In their essays “The New Socialism: Global Collectivist Society is Coming Online” and “The Hazards of New Online Collectivism” Kevin Kelly and Jaron Lanier present two drastically views of online collectivism. While Kelly embraces online collectivism as the beginning of a new age in global cooperation, Lanier cautions against trusting the wisdom of an anonymous online collective. Continue reading
Tag Archives: Sharing
Today’s readings include “The New Socialism: Global Collectivist Society Is Coming Online” by Kevin Kelly and “Digital Maoism: The Hazards of the New Online Collectivism” by Jaron Lanier. While in general, Kelly seems fascinated by the positive improvements that collectivism can offer our digital and social environments, Lanier criticizes the collectivism he calls “hive mind” for what elements he feels are lost in the transaction- our personality, our voice and even our ability to discern. Before explaining the tension between their ideas, I will first start with Kelly’s perspective.
In his article, Kelly describes the communal function of digital culture, its collectivism, as a new form of socialism. This is because the digital exchanges are centered around social interaction, not ideology as the term “socialism” evokes at first glance. Kelly terms it “a sort of socialism uniquely tuned for a networked world” (Kelly 1). It is characterized by an interaction that- as we have learned in discussing networks previously- relies heavily on a widespread connectivity of individuals; the eventual ability to “connect everyone to everyone” (Kelly 1). It is the force dubbed “dot-communism” by John Barlow in the 1990s, derived of “free agents” and a lack of owned property (Kelly 1). Since the Internet functions as a global platform, this new socialism produces a world-wide egalitarian environment. The implementation of the Creative Commons alternative copy right liscence and the proliferation of file sharing have aided this growing communal digital landscape.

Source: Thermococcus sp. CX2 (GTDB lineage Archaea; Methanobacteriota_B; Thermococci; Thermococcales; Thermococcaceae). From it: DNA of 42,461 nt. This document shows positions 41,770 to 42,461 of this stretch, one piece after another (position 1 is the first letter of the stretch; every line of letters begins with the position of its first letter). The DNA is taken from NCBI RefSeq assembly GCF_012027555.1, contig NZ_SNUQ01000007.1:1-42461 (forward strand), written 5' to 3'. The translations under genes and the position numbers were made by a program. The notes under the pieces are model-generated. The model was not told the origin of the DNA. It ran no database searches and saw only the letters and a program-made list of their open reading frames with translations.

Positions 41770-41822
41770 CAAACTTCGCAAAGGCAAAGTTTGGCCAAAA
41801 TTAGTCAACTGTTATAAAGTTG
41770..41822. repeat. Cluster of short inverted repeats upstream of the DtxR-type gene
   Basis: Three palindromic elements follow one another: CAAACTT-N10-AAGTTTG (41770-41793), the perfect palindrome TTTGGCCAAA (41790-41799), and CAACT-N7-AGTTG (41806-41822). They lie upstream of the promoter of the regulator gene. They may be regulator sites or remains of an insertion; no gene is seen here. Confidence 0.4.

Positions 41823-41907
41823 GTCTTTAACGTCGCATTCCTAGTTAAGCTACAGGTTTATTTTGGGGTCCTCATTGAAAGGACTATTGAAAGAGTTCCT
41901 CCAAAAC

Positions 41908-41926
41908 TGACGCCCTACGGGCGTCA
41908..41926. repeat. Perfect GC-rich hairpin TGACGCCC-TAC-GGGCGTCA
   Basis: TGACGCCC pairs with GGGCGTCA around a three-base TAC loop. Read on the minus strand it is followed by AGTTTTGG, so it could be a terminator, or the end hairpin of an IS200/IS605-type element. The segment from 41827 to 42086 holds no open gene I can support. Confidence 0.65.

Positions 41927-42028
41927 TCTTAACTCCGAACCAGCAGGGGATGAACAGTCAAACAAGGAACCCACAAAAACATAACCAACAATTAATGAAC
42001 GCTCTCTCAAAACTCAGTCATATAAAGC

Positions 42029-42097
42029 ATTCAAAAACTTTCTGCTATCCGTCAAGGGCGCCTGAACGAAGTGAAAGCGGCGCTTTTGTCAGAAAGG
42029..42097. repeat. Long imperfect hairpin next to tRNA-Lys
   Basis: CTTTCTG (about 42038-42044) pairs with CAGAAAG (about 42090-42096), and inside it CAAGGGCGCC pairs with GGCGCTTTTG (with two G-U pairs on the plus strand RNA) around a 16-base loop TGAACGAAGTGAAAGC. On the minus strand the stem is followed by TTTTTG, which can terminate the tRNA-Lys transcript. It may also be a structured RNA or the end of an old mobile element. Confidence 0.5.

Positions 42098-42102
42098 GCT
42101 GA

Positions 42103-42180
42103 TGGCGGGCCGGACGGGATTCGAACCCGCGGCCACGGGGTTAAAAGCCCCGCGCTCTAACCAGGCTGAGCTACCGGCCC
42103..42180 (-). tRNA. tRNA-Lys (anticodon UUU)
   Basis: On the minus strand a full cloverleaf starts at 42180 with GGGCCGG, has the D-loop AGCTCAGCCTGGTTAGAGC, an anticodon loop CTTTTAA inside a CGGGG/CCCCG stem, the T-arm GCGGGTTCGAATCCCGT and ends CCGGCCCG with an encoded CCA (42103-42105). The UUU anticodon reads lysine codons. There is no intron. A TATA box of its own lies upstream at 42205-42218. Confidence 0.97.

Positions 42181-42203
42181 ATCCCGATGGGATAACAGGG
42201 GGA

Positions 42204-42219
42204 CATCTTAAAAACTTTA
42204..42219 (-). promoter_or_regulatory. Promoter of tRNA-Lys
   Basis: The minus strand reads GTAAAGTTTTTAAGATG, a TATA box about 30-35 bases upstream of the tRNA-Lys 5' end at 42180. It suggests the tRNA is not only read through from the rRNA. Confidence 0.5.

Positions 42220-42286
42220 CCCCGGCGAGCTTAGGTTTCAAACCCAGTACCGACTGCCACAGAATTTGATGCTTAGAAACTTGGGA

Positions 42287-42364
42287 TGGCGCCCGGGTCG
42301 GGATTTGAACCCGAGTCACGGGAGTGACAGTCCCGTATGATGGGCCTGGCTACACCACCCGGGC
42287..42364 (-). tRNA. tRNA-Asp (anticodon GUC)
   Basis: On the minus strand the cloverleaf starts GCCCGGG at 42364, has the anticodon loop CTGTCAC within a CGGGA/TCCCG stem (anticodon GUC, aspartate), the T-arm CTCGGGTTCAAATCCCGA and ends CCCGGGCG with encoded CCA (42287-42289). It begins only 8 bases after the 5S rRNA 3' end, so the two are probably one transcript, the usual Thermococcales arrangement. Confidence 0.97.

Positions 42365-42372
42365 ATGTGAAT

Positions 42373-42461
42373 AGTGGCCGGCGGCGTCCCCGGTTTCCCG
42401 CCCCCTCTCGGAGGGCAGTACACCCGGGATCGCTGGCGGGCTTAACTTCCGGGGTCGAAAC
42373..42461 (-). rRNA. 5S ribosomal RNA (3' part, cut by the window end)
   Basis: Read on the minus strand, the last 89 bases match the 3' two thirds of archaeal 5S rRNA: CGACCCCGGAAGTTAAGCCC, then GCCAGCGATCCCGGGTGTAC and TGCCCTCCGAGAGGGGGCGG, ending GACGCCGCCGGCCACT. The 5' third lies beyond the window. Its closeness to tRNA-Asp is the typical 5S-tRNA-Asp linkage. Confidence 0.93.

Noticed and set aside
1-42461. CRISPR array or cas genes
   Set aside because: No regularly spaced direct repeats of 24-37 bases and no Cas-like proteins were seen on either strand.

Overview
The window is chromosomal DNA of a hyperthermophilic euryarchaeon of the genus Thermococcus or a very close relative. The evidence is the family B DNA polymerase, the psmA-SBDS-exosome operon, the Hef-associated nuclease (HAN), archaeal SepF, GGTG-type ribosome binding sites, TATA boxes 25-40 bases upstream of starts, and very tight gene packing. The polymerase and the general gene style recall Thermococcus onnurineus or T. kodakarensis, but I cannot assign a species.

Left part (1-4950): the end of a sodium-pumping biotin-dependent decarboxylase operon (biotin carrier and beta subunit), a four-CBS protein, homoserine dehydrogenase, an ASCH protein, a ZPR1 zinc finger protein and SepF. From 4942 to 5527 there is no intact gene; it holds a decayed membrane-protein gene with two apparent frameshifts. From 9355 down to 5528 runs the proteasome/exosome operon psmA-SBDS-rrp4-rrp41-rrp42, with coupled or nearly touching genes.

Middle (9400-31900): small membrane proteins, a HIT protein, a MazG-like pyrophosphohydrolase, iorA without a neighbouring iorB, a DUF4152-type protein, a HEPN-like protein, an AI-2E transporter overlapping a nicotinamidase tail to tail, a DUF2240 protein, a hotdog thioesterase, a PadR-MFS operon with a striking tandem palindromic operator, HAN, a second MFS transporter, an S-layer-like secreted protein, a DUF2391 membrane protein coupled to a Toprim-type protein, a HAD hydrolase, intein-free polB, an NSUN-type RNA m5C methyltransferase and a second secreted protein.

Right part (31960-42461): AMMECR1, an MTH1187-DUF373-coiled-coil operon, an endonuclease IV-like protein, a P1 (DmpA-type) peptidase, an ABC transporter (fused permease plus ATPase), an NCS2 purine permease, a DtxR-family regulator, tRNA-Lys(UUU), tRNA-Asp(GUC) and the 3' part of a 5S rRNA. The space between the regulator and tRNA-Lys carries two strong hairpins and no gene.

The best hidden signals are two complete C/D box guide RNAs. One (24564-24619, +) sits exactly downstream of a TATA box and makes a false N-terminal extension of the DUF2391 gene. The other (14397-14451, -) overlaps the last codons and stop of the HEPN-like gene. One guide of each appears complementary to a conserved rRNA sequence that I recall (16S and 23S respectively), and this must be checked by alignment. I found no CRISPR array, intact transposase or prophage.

Both Kevin Kelly and Jaron Lanier take on the continuous debate about the effects of open source websites in the articles “The New Socialism: Global Collectivist Society is Coming Online” and “Digital Maoism”. Kelly see’s the rise of open sources in an optimistic light whereas Lanier does not. Websites where individuals are free to contribute to the overall product has become so powerful that it is beginning to re-shape the way our society operates. A few examples of open source websites are Wikipedia, Digg, and You-Tube. Continue reading →
Both Clay Shirky and Michel Bauwens emphasize the importance of the “coordinating resource” of the concept of the social web. While in chapter 5 of Shirky’s Here Comes Everyone he focuses on the impact of Wikipedia and its reasons for success, Bauwens piece on “the social web and its social contracts” aim to convey the same message – we exist in a world where participants of the internet appreciate the process of sharing and implement it as a very important social tool. Through Shirky’s chapter one can use the example of Wikipedia to understand the complex argument presented by Bauwens regarding the concepts of the sharing economy, benefit sharing, social platform owners, and the overall notion of the social web. Wikipedia itself is a social commons founded upon the basis of “collaborative production” – there would simply be no Wikipedia if those participants in the community did not make the edits to continuously improve the plethora of information available on the site.